Push for Voter ID Bill Renewed in North Carolina

House Republicans announced plans Tuesday to begin moving the politically divisive voter photo ID bill through the legislature, saying they would slow walk it to give all parties the opportunity to comment.
by | March 6, 2013

By Rob Christensen

House Republicans announced plans Tuesday to begin moving the politically divisive voter photo ID bill through the legislature, saying they would slow walk it to give all parties the opportunity to comment.

GOP lawmakers, who have enough votes to pass the measure, disclosed a schedule that will begin with a public hearing on March 12 followed by two House committee meetings in which expert testimony will be heard. The bill will likely be introduced in late March and voted on by the House in mid-April.

"We are going to go through a very deliberative, response-full and interactive approach through public hearings so that we arrive at a policy that is fair and that takes into account legitimate reasons why voters may not have an ID and puts into effect a way in which those IDs can be issued," Tillis said at a news conference attended by about 30 GOP House members.

Tillis said the measure -- which would require voters to produce a photo identification such as a driver's license when they go to the polls -- had the support of nearly three-fourths of Tar Heel voters, according to polls.

Rep. David Lewis, the chairman of the House elections committee, said the Republican lawmakers won election in November on the platform of enacting a photo ID bill.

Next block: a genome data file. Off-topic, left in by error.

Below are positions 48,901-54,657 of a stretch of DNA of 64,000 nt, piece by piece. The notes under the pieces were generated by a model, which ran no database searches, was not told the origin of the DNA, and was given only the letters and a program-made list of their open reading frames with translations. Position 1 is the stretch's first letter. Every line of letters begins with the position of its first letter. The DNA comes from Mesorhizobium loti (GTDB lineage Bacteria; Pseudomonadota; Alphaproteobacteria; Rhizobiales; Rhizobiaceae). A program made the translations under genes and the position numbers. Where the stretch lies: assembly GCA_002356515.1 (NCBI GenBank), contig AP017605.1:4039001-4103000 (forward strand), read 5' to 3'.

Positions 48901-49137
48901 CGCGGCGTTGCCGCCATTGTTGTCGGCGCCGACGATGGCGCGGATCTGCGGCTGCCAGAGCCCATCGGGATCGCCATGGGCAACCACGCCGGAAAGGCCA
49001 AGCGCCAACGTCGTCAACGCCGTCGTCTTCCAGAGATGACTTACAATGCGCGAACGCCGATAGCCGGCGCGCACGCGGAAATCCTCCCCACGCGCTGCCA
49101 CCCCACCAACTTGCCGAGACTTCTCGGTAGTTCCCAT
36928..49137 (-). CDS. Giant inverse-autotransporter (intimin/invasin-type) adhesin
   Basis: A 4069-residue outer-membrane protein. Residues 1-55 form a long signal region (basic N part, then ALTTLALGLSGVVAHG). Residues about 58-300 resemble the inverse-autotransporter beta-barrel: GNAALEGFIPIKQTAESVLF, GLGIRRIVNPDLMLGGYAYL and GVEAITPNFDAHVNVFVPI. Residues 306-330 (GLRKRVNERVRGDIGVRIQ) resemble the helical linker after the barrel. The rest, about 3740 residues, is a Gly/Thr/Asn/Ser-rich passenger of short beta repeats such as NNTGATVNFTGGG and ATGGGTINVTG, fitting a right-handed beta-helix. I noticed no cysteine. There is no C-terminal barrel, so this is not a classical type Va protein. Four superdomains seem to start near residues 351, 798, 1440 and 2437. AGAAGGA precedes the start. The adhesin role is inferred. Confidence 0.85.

"We believe the integrity of the election system itself is important," said Lewis of Dunn, who is a member of the Republican National Committee. "We are doing this so that every North Carolinian, every citizen who is entitled to vote, has the opportunity to do so and that that vote counts."

But state Democratic chairman Randy Voller, who is the mayor of Pittsboro, called the bill "the specter of Jim Crow."

"Most folks don't understand what voter ID means," Voller said at a news conference Monday at state Democratic headquarters. "Voter ID equals voter disenfranchisement. It's as plain as that."

Critics of the legislation, say requirements for voter ID laws disproportionately affect minorities and the elderly.

The Republican-led legislature passed a voter ID bill in 2011, but it was vetoed by Democratic Gov. Bev Perdue. Republican Gov. Pat McCrory campaigned in favor of a voter ID law, and is expected to sign a new bill into law.

(c)2013 The News & Observer (Raleigh, N.C.)

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